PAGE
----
Osteria ‘Betulla’ is the second project of a talented chéf Arslan Berdiev, the founder of the sensational restaurant Birch.
Both ‘Birch’ and ‘Betulla’ are translated into Russian as "a birch". But whereas ‘Birch’ is based on pan-European culinary traditions, ‘Betulla’ focuses on the Italian cuisine. The concept of osteria Betulla relies on simple Italian food in the original version with an emphasis on high quality of products. An important feature of all Arslan's projects is perfectionism and unexpected serving of dishes, in a manner surprising for the guests, which is reflected in the osteria’s cuisine.
From the very beginning, we were orientated at the image of an "Italian dining hall", but in a very minimalistic and pure manner. We knew how sacred the restaurant team felt about their work, so we wanted to translate that feeling into a visual image. This is how we came to the idea of a certain “food temple” – a place resembling an uncluttered, minimalistic European chapel flooded with light.
At the same time, we wanted not just to recreate a classical Italian interior, but to bring the modern spirit of Italy to St. Petersburg, using traditional colours, shapes and materials. In working over this project, we used the architectural dramaturgy characteristic of traditional churches. The guests get into the space through a tapering ensconced, shaded entrance. They enter into the first, dimly-lit small hall, and further – into the second hall flooded with light. This way the guests proceed smoothly from shadow to light.
We widened all window openings in the hall (which is located in the basement, below the ground level) and lowered them to the seating level, for the hall to be better exposed to light and not be perceived as an underground vault. We placed the elements referring to Catholic aesthetics practically everywhere. The centrepiece of the first hall is the metaphorical altar – a large table where the pasta chéf works. All the tables are turned towards him, which creates the effect of theatrical performance and allows the guests to watch the pasta making mystery.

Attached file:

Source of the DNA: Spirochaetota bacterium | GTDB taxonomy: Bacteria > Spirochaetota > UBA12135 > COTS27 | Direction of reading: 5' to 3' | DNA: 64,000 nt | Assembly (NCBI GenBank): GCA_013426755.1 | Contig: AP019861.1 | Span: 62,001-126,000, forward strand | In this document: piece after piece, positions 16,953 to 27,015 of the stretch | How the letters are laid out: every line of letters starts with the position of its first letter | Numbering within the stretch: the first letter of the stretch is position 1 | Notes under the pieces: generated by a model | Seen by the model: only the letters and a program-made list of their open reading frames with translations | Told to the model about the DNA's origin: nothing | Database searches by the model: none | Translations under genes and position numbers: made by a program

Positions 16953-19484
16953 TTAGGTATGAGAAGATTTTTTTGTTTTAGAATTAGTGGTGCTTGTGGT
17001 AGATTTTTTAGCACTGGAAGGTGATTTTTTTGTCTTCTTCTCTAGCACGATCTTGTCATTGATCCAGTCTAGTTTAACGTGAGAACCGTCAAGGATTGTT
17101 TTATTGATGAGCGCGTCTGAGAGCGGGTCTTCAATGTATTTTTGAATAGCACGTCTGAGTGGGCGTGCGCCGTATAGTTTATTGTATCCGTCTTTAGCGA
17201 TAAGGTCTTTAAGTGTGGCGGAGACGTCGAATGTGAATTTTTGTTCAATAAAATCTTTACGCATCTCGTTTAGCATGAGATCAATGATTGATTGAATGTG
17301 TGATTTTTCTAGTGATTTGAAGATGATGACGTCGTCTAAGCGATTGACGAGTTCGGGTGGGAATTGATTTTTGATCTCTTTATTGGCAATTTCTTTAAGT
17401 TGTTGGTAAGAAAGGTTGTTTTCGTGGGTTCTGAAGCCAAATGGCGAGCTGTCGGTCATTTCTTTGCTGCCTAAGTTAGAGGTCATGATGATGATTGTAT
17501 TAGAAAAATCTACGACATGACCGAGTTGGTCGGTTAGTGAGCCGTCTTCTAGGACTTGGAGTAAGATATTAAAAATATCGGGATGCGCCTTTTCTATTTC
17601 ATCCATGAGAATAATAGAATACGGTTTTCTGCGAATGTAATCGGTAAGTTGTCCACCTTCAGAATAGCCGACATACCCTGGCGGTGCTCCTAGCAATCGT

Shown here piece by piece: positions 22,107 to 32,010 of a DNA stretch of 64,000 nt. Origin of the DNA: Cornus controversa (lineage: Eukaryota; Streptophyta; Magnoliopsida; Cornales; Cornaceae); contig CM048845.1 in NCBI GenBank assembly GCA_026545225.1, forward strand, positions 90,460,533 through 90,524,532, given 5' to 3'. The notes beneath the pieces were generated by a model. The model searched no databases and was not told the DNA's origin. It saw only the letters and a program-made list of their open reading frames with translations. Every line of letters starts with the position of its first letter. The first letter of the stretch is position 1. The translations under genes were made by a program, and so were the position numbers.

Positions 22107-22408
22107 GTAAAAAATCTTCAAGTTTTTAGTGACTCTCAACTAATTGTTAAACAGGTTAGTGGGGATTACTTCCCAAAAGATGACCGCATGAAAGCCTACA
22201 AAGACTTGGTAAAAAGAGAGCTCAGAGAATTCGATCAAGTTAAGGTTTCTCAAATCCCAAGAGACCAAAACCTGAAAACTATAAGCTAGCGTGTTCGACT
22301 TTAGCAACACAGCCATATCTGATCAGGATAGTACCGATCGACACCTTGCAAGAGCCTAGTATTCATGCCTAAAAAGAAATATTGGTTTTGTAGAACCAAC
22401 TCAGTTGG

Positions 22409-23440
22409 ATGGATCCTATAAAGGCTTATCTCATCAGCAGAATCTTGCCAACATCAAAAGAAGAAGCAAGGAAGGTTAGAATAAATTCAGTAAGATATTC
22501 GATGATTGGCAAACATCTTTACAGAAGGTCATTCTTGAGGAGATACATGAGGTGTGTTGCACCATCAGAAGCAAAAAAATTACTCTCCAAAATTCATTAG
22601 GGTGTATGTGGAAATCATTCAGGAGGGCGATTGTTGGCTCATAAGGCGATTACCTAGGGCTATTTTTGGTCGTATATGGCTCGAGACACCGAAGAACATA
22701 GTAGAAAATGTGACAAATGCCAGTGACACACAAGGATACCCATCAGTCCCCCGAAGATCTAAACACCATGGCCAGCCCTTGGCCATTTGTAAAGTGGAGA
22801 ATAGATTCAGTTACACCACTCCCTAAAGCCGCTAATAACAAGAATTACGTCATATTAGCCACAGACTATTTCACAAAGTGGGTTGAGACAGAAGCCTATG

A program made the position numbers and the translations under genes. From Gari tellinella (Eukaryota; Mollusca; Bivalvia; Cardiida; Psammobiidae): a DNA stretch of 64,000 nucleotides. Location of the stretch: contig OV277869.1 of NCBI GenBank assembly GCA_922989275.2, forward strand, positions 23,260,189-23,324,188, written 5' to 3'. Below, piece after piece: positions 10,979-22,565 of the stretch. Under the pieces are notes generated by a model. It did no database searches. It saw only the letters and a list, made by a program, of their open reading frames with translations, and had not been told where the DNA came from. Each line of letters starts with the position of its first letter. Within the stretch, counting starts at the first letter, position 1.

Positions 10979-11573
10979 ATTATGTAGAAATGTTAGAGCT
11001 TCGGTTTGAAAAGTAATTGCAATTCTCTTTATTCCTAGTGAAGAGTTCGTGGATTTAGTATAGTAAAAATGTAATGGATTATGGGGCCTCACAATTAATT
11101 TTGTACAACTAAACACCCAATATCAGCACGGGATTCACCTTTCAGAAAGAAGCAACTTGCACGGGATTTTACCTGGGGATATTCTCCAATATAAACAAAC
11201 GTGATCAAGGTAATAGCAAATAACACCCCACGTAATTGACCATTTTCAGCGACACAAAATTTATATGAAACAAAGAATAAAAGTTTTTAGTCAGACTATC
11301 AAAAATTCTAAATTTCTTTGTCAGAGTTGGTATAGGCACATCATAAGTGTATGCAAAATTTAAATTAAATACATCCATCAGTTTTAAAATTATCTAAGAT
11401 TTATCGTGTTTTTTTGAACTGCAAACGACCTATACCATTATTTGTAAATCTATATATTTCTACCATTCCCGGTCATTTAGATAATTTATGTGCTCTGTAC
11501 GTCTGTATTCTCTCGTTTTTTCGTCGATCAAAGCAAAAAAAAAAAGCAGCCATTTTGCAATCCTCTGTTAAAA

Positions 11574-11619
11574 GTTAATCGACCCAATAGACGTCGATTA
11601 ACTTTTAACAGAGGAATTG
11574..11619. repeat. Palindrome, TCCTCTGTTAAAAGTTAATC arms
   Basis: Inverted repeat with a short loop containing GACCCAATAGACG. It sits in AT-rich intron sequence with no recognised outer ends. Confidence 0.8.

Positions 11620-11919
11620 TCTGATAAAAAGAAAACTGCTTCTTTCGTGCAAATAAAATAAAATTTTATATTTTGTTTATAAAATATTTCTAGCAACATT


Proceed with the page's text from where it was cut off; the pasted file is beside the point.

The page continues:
The zest of the second hall is the church pews in the centre. At the same time, the accents are made on the olive tree and the three kiots (a kiot is a niche traditionally housing icons of saints). Since the Italian cuisine has its own holy trinity – wine, olive oil and thyme – we placed them in the niches. The drinking fountains, common in Italian cities, took the form of a wine cooler in the first hall and a sink in the rest room area. Since Italy is famous for its wines, we couldn't do without the wine cellar which is effectually positioned in the under-staircase space. Owing to the light colour play and the mirrors on the walls, we were able to visually flatten the geometry of the cellar.
In addition to introducing the Italian flair, one of the main objectives was to transform the existing dark space of the basement into a well-lit airy space that would not oppress the visitor. The task seemed very difficult, even impossible at some point. The main architectural device in working with the interior space was the vaulted ceiling. Not only it refers one to church architecture, but erases the boundary between the ceiling and the walls, while maintaining the height of the hall to a maximum extent. At the same time, the domed ceiling hides a large number of engineering networks. By applying divergence of window jambs, we were able to let as much light into the hall as possible, make it more airy. This technique is traditionally used in churches.
We wanted to create a very pure and minimalistic look, using expressive media to the slightest extent. This is why we used only three basic materials: travertine, which is often found in paving of Italian streets, wood for the furniture and wall panels, and light-colour plaster as the main material for the walls. All this helped us to convey the image of Italy. The development of the entrance area was a separate project. We were able to come up with an interesting shape and texture. It is a kind of manhole made of a single piece of rock, which refers one back to the first hermit-monks’ grottoes and rupestrian churches. A notable element, much loved by all the guests, is a curved mirror deeply recessed in the supporting wall. This is our silent hostess that welcomes and sees you off.
Owing to the meticulous approach to design, great attention to detail and well-thought-out sections of the space, we were able to realise the original idea and create a minimalistic Italian “food temple” where you can always witness the mystery of pasta making and take its warmth back home.